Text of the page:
Why Astronomers Worry About the Brightness of SpaceX's Starlink Satellites SpaceX is planning to launch the second installment of its Starlink megaconstellation on Monday (Nov. 11), and astronomers are waiting to see — well, precisely what they will see. When the company launched its first set of Starlink internet satellites in May, those with their eyes attuned to the night sky immediately realized that the objects were incredibly bright. Professional astronomers worried the satellites would interfere with scientific observations and amateur appreciation of the stars.

A new research effort by the European Space Agency suggests that if we can get the technology working as intended, placing astronauts into a state of suspended animation might actually be the best way to explore the cosmos. SpaceX ’ s satellite horde is a nightmare for astronomers .

'Sensing the Earth': Nano- satellites swarm to boost disaster readiness : SpaceX ’ s satellite horde is a nightmare for astronomers SpaceX has done a lot to help s 02:20 20 november 2019 Source: msn.com. SpaceX ’ s satellite horde is a nightmare for astronomers .

An array of images captured by the DECam dark energy camera show how just 19 Starlink satellites can ruin an image. The frame is completely covered in bright streaks that represent individual satellites.

Remember, there are only just over 100 of these satellites in Earth orbit right now, but there may eventually be 42,000 of them. It’s not difficult to see the potential for Starlink to hinder scientific research efforts.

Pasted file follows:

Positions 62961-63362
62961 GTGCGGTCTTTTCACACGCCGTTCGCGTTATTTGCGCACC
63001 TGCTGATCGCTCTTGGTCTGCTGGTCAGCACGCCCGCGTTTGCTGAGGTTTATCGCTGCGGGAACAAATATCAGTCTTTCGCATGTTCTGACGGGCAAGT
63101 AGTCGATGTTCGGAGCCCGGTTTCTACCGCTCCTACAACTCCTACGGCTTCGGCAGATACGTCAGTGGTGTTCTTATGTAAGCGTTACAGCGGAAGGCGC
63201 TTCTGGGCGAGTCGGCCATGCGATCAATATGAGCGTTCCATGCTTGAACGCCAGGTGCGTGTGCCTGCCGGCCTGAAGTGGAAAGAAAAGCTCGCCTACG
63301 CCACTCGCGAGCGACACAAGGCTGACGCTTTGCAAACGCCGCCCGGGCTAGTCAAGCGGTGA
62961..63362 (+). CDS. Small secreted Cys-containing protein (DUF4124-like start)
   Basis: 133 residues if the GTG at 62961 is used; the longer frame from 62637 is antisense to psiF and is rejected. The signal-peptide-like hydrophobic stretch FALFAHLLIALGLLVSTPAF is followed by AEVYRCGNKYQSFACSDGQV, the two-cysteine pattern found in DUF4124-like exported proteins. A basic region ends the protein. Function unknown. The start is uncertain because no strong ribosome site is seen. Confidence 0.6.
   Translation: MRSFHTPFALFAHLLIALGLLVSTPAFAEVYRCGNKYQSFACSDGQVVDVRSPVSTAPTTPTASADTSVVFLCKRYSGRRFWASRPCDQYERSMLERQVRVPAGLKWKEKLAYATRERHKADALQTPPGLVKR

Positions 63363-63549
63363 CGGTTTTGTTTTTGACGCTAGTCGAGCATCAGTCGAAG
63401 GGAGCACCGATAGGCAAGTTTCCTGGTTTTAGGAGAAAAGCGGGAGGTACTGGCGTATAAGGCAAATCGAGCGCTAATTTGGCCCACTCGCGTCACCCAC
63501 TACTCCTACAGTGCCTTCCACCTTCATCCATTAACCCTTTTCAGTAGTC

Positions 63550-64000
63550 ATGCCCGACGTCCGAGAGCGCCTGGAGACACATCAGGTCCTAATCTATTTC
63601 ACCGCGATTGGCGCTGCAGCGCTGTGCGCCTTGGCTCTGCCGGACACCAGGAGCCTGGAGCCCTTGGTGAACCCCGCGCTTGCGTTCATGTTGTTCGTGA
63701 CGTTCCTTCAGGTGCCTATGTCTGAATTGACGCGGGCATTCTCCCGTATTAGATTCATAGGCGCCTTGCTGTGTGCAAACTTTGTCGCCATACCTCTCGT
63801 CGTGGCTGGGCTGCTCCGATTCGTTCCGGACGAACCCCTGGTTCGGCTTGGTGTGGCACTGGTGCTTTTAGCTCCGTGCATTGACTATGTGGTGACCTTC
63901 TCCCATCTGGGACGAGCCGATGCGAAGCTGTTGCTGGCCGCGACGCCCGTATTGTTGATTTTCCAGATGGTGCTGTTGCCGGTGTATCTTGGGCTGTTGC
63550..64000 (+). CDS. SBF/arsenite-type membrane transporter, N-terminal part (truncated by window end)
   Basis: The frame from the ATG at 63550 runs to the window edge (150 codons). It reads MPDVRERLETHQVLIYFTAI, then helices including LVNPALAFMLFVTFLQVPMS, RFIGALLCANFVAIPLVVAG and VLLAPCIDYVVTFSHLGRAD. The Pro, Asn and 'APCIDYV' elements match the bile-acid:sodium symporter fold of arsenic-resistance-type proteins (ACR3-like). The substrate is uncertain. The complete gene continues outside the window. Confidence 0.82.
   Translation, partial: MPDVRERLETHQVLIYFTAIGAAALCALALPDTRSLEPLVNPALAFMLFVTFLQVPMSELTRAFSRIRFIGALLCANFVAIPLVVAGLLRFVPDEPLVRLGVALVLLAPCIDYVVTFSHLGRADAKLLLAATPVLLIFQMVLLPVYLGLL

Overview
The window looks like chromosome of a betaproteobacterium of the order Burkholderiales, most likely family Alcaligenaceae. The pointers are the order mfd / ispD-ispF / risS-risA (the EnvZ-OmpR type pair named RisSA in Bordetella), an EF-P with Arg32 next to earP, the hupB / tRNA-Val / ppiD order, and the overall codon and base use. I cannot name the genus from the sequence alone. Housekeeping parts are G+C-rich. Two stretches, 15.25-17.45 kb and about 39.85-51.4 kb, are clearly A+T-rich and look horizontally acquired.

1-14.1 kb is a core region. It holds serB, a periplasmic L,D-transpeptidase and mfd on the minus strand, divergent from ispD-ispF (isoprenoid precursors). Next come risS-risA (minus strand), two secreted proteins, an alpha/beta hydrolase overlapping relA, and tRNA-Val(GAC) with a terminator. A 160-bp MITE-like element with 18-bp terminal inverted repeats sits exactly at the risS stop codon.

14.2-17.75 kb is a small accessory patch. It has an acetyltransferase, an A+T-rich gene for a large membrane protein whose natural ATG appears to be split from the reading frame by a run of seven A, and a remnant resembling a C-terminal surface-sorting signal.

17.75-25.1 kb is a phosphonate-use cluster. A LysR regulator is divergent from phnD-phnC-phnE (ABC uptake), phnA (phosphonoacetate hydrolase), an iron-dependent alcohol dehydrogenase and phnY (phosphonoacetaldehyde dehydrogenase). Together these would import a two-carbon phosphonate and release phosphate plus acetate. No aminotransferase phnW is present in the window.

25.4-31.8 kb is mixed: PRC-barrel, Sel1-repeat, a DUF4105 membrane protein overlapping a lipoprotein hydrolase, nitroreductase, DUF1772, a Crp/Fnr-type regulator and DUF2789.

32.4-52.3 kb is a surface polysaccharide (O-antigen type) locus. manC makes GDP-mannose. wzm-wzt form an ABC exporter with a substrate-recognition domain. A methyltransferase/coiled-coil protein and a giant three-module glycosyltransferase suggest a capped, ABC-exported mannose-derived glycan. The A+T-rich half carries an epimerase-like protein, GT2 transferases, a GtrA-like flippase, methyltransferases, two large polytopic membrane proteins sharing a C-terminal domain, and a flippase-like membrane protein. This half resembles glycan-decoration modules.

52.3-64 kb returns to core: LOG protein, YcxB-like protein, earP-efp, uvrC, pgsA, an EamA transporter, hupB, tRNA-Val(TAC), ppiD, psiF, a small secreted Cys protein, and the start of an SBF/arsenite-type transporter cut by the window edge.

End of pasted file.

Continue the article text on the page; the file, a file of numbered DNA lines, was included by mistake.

SpaceX, for its part, says it is open to finding a solution that will allow it to launch as many satellites as needed without hindering observations. One proposed fix is covering the satellites in non-reflective black paint, though that hasn’t been firmly decided on as of yet.

SpaceX is getting ready for its first launch of 2020 .
2019 was an absolutely packed year for SpaceX. 2020 promises to be just as action-packed, and the company is wasting no time getting its launch schedule back on track with its first launch of the year slated for January 6th. The mission was originally supposed to take place on December 30th, but delays forced SpaceX to push things back a bit.